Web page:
My infants schools headteacher cancelled all involvement with 10:10 campaign after the first minute of the video (before blowing up the kids), saying we do not label, single out children like that…

    Any activist group that wants to come to my kids school had better be VERY accurate with the science, any alarmism and the will be out of there.

  • Barry Woods says:

    Hi, Sorry forgot to say how I came across your blog..

    The blogger John Shade had some positive thoughts on this post.

  • Barry Woods says:

    A collation of reports of how children are being frightened…

    A personal ancedote, my 5 year old daughter came home from school last year, looking worried, started switching off all the lights..

    Great, I thought save some electricity, We are aways saying turn the lights off when you leave a room..

    I asked why..

    She said the Polar bears are dieing because of human’s
    (had had the wwf – earth hour people, and a eco CO2 project)

    What can you say to that… as a parent

    I imagine when she is 14 and realises that about a 1000 polar bears are shot every year (culled because they are a bit of a nuisance) she might realise that the activist don’t care about the POlar bear, but are just using it for manipulating people’s emotions..

    These sort of ‘poster child’s do not work long term, and increasingly make people more cynical, so the activists have to ramp up the alarmism to get a similar guilty effect, which breeds more cynicism.

    Even on the X-factor final a couple of years ago, a highly emotional song with a big video wall in the background… A polar bear appeared, the audience AND the judges laughed, recognising the PR / media manipulation of their emotions for what it is.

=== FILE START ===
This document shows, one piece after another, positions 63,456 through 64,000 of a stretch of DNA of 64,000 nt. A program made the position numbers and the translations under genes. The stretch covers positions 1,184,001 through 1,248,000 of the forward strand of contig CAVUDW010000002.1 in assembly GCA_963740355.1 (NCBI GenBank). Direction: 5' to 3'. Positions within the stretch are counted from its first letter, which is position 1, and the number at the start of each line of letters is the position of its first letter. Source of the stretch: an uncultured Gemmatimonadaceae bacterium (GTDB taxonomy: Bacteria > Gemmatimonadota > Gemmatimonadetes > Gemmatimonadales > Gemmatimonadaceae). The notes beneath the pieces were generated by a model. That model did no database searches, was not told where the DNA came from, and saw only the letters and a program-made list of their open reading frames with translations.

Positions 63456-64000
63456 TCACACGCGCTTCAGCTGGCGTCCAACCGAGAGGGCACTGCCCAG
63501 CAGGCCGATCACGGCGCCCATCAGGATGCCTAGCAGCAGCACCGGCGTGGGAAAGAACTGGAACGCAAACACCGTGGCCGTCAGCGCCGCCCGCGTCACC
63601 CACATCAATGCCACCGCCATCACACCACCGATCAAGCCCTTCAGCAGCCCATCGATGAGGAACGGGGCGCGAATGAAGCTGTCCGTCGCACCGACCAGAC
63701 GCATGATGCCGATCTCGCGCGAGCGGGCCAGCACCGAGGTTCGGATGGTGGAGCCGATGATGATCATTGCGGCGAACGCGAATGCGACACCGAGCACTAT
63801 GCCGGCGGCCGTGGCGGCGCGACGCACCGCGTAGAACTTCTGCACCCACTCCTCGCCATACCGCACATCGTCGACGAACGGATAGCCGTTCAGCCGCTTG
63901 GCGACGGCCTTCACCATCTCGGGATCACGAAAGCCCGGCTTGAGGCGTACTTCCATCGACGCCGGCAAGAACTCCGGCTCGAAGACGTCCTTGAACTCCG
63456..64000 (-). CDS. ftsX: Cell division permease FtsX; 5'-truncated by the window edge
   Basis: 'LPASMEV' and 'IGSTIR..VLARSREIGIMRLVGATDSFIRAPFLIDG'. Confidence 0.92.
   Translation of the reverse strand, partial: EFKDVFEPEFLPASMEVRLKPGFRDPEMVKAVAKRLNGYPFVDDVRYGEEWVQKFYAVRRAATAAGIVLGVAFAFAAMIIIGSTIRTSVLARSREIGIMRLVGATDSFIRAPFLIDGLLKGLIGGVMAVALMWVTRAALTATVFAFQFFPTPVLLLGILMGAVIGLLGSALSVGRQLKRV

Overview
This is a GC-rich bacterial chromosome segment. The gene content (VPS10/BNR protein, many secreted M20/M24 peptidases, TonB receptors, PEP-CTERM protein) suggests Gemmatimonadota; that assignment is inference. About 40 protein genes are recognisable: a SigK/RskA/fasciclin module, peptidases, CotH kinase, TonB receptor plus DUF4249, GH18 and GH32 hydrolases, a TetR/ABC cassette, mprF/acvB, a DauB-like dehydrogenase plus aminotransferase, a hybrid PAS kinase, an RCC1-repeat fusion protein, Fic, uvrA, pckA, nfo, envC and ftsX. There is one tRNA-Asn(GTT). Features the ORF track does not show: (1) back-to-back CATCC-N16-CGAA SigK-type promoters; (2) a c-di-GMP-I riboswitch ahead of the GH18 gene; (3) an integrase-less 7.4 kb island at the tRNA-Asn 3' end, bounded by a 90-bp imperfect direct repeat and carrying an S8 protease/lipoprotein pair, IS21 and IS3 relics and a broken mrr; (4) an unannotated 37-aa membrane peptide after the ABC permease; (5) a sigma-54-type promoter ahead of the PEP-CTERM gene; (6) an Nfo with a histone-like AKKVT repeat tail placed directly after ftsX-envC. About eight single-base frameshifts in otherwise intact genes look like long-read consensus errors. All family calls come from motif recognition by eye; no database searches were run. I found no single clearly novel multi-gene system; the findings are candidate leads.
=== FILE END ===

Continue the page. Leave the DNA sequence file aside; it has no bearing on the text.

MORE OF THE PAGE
Jo Abbess (climate change activist) realises the damage that this type of approach has…

    Jo: “So, I’m standing in the G2 theatre at the School of Oriental and African Studies, after the “Sceptic Backlash” event, talking with two Climate Change activists, one Irish, one American.

    The question arises : since our lifestyles are causing deadly Climate Change for people in other parts of the world, maybe we should have communications based around pictures of suffering children ?

    I disagree. I point out that when the environmentalists put out posters about Polar Bears, that the audience pretty quickly realised that the Polar Bears were being used as a “poster child” for Climate Change, and they started to mock the campaigning.”

  • allanhayes says:

    Dear Ro,
    I was referred to your article “Should we be working with children about climate change?”. I wonder if you have come across the following:

    Thanks, and best wishes,


  • […] The psychology of working with children on climate change. Ro Randall. […]

  • Tom says:

    As another commenter has said, I think the key is empowerment. I spent my time at school pushing for it to become sustainable, much to the irritance of school management, but much to the benefit of my own personal development. The lesson is not ‘don’t work with children’ but ‘ensure you work with children for their benefit, not just your own’.

  • rorandall2 says:

    I’m not a doomer, so it’s hard for me to advise you how to deal with this. However maybe it’s no different from any issue where there’s a wide range of views and you need to take care that you don’t impose your own on children who need openness and support in forming their own ideas. So yes – I’d say that it’s valid to keep some of your beliefs to yourself and help them to develop their own ideas.